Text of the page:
509 F.2d 273
UNITED STATES of America, Plaintiff-Appellee,
W. Borden STRICKLAND, Defendant-Appellant.
United States Court of Appeals,
March 6, 1975.
Rehearing Denied April 2, 1975.
L. Drew Redden, Birmingham, Ala., Barry Hess and Thomas A. Deas, Mobile, Ala., for defendant-appellant.
Charles S. White-Spunner, U.S. Atty., Irwin W. Coleman, Jr., Asst. U.S. Atty., Mobile, Ala., for plaintiff-appellee.
Appeal from the United States District Court for the Southern District of Alabama.
Before GEWIN and SIMPSON, Circuit Judges, and NICHOLS, Associate Judge.*
NICHOLS, Associate Judge.
Appellant, W. Borden Strickland, was convicted by a jury verdict on Counts 2, 45 and 46, of a 46-count indictment, and sentenced to three three-year sentences to be served concurrently.
Count Two charged the willful and knowing embezzlement and misappropriation of funds held by Appellant as court-appointed Guardian for Cherlyn Jones, a minor, in violation of 38 U.S.C. § 3501. We affirm the conviction on this count. In view of our conclusion as to Count Two, and since appellant has not shown any reason why the convictions under Counts 45 and 46 add anything material to the pains and penalties he will suffer from the conviction under Count Two, we deem it unnecessary to review the latter convictions, and decline to do so. See, Benton v. Maryland, 395 U.S. 784, 787--91, 89 S.Ct. 2056, 23 L.Ed.2d 707 (1969).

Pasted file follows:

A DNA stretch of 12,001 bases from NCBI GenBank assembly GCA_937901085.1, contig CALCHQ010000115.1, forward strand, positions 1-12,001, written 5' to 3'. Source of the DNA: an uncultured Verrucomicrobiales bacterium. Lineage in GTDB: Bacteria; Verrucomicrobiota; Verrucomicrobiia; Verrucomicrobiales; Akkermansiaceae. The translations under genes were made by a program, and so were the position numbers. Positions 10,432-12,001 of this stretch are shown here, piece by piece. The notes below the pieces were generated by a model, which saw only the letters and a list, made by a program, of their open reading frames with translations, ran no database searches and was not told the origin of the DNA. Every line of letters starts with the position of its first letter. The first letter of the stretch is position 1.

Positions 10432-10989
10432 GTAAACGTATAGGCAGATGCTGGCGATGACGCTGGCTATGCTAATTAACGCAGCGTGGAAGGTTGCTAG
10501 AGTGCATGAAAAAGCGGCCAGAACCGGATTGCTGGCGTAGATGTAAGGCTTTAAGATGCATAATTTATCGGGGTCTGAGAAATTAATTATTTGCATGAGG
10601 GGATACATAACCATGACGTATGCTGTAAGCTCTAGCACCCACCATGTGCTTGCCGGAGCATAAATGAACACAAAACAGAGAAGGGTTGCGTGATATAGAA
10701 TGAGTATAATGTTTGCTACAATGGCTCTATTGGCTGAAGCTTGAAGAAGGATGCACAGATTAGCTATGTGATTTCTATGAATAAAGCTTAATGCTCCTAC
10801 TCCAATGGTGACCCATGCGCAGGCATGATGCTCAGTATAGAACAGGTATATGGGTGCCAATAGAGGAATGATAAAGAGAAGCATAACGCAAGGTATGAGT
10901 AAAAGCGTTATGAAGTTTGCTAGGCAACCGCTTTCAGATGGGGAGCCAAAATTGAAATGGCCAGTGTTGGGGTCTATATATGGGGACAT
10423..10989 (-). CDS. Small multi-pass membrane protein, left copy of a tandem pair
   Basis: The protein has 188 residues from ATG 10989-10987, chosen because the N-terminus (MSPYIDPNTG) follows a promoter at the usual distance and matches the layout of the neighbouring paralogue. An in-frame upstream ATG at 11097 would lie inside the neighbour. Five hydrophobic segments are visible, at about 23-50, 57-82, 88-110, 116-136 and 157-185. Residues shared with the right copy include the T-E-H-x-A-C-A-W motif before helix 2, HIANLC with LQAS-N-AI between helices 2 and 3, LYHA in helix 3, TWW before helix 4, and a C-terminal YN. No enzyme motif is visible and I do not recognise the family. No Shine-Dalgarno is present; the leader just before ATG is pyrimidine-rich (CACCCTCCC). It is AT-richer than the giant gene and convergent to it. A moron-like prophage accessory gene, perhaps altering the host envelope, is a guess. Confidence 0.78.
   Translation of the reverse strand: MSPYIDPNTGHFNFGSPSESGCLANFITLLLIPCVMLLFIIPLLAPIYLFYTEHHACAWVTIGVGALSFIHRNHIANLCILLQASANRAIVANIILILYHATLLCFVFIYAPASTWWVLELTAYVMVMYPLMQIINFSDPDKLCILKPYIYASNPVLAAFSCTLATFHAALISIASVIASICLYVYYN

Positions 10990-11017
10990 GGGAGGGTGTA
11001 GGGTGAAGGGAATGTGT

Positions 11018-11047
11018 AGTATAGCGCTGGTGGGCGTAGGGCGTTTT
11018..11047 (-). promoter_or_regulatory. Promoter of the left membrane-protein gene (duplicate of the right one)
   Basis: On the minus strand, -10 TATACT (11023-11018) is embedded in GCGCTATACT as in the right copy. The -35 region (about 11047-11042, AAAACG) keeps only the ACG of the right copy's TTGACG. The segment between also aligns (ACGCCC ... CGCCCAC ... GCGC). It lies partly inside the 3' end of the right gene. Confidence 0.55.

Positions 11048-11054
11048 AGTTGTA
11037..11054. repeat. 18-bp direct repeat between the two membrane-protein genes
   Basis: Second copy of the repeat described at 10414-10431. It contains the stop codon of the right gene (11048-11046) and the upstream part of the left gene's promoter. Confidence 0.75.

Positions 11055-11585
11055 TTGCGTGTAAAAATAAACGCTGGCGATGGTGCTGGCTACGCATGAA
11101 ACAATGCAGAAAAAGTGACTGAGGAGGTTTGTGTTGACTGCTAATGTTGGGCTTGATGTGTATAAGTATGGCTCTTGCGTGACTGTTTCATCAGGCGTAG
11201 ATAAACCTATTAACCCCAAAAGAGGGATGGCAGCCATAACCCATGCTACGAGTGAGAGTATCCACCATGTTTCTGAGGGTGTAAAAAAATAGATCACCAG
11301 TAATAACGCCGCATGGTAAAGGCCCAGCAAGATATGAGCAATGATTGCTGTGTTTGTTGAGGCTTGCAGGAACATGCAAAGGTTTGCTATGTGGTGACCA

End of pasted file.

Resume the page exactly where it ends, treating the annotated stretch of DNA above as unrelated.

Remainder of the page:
Appellant, a lawyer, was the General Guardian for Mobile County, Alabama. As such he performed fiduciary duties with respect to funds paid by the Veterans Administration (VA) for the benefit, among others, of the minor children of deceased veterans. Cherlyn Jones was such a minor child. Appellant purchased a car for her use with trust funds, and later obtained court permission to sell the car since she was moving to New York. Then occurred the following events.
January 25, 1972 Appellant receives $1,200 cash from purchaser, Robert Hunter, at 'public outcry' sale of Cherlyn Jones' 1971 Volkswagen, and puts money in his cash box. He tells Hunter there will be a delay in delivery for court confirmation of the sale.